Ask Berenice her opinion and she will give you an answer – whether you want to hear it or not. When Frankie wonders why she doesn’t marry T.T. Williams, the very proper gentleman who regularly takes her out to dinner, Berenice doesn’t mince words: “I respect him and regard him highly. But he don’t make me shiver none.”
McCullers was raised in Georgia and was twice married and divorced from Reeves McCullers, an alcoholic who committed suicide at 40. She did her best writing in her twenties, suffered a series of strokes and died at 50, in 1967. “Of all the Southern writers,” Gore Vidal said, “she is the most apt to endure.”
Another Southern writer I love, Eudora Welty, lacked the darker bent of Carson McCullers, but shared her appreciation for eccentricity and her ear for the intricacies of colloquial speech. Welty, who spent nearly all of her 92 years in Jackson, Mississippi, had a delicious, subtle humor and sometimes drew her story ideas from gossip overheard at the Jitney Jungle grocery store in Jackson.
She wrote five novels, including the Pulitzer Prize winner The Optimist’s Daughter, but her true métier was the short story. A Curtain of Green, her early collection of stories, was my introduction to Welty and I suggest it as a starting point. “Why I Live at P.O.,” a masterpiece of comic writing, is in the collection, as are “Old Mr. Marblehall” (whose wife “spent her life trying to escape from the parlor-like jaws of self consciousness”), and “A Worn Path,” about an old black woman trekking alone through deep piney woods to buy medicine for her grandson.
Welty once wrote that her “continuing passion” in writing fiction was “not to point the finger of judgment, but to part a curtain, that invisible shadow that falls between people.” She had the ability to enter a character’s mind, to capture their voice, their world, their joys and delusions.
In 2009, eight years after her death, I traveled to Jackson to soak up the Welty legacy and write a travel piece for the San Francisco Chronicle. The main branch of the Jackson Public library is named for her, the local theater has a playwriting competition in her name, and a bust of her head is the centerpiece in the town’s premier bookshop.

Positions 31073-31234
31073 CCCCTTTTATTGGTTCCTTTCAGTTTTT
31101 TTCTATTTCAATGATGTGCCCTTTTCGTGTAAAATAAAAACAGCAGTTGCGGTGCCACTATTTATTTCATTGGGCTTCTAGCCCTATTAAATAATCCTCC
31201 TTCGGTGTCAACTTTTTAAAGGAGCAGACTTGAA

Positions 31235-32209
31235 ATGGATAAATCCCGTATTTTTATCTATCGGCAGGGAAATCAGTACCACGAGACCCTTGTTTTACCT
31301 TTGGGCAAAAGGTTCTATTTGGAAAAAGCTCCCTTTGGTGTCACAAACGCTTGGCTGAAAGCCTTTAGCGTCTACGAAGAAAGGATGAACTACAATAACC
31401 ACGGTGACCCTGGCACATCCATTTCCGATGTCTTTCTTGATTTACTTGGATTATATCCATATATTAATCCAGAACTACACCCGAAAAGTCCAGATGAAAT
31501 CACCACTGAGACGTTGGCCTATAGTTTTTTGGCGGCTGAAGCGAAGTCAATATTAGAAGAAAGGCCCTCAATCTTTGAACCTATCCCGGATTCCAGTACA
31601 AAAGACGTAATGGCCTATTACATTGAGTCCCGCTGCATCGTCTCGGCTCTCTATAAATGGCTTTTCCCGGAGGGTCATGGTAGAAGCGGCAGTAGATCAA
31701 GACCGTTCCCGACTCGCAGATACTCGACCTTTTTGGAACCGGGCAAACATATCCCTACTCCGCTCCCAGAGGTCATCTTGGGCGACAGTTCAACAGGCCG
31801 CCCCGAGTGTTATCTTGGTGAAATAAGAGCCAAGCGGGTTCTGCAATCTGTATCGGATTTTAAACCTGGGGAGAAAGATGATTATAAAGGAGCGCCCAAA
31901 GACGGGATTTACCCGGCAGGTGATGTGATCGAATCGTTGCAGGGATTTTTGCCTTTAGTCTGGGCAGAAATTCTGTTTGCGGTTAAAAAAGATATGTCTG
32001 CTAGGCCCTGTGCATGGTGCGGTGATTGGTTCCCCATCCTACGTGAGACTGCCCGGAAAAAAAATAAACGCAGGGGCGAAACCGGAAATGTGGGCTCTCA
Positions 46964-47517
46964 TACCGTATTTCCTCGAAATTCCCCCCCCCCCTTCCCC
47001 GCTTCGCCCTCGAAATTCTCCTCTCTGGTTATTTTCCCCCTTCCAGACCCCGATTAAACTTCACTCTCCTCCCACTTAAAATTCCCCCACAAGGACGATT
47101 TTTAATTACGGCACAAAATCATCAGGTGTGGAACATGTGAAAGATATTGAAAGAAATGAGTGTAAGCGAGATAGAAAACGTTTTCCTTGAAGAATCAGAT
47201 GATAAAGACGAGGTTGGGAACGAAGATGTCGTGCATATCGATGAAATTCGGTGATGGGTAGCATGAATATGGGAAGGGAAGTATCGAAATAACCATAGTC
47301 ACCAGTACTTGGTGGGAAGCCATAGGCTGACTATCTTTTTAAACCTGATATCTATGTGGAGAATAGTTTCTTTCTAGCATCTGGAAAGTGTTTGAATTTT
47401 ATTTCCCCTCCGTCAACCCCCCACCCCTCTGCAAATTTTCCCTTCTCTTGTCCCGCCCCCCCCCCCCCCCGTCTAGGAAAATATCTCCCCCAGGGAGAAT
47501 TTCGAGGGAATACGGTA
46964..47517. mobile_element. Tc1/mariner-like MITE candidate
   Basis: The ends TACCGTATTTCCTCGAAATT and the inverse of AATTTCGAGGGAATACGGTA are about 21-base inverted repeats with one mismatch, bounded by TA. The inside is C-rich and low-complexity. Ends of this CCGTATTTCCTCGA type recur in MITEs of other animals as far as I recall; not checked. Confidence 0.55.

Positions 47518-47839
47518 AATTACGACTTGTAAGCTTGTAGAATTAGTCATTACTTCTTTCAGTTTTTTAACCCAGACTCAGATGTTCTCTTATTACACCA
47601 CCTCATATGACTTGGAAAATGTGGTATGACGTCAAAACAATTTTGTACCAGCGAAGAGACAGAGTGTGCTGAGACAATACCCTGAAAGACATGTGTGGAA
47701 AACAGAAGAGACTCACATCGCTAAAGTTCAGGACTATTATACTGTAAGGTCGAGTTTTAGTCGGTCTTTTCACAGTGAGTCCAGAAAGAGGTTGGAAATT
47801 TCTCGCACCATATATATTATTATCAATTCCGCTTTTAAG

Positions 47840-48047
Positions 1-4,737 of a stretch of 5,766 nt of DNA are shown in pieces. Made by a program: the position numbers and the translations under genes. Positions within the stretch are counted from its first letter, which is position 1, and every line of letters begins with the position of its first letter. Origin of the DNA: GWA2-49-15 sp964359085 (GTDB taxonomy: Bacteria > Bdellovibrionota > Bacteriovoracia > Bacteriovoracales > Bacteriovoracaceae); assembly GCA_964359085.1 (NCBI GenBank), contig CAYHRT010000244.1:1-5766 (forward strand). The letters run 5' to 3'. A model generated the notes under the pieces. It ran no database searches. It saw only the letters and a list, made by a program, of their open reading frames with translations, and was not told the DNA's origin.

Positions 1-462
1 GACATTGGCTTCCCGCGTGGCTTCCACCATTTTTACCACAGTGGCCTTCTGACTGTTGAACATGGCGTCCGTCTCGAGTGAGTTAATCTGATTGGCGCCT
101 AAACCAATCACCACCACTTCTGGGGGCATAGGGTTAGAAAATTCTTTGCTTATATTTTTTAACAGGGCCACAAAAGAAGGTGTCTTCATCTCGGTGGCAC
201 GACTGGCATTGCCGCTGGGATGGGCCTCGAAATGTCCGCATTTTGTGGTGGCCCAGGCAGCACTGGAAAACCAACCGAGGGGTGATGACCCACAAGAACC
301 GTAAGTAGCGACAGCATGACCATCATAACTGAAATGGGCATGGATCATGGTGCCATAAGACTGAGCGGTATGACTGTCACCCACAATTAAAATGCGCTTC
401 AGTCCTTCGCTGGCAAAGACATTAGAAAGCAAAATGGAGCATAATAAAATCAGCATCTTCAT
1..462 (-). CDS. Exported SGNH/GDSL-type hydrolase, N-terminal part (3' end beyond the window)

I visited the Welty home at 1119 Pinehurst Street, a Tudor Revival house where her family moved in 1925. Comfortable and unpretentious, the house is now a National Historical Landmark, operated by Welty’s niece Mary Alice White.
Instead of a museum with the author’s history laid out in photographs and display boxes, the Welty House is designed to look exactly as it did during the 1980s. One gets the feeling that its owner – tall, graceful, with a voice like honeyed bourbon — has just stepped out to run errands. In the living room there’s the floral-print armchair where Welty sat each day. Next to it: a TV tray covered with a letter opener, stamps, paper clips, coasters and a box of Aunt Sally’s Pralines from New Orleans.
Books are everywhere. They’ve covered the coffee table, colonized the dining room table, laid claim to the Steinway piano that Welty’s mother bought in the 1920s by selling quart bottles of milk from the cow she kept in her backyard. Next to the kitchen are the breakfast room and “hospitality area” where Welty mixed cocktails every Thursday night for her best pals. A bottle of Maker’s Mark, the author’s favorite whiskey, stands on the counter.
Welty never married, although she maintained an avid correspondence and romance of sorts — probably unconsummated – with detective writer Ross Macdonald. “As you have seen, I am a writer who came of a sheltered life,” she told a Harvard University audience in 1983. “A sheltered life can be a daring life as well. For all serious daring starts from within.”
By focusing here on three writers, I’ve neglected several others I love: Flannery O’Connor, Edith Wharton, Harper Lee, Joan Didion and Alice Munro. Brilliant stylists, each of whom I look forward to re-reading.
I like male writers, too. Dostoyevsky’s Crime and Punishment and Melville’s Moby-Dick are huge favorites, and although John Steinbeck is spotty his Grapes of Wrath is a thing of remarkable beauty. But overall, it’s the psychological depth of so many women authors — their fascination with our inner lives — that I find illuminating and essential. I am grateful for them.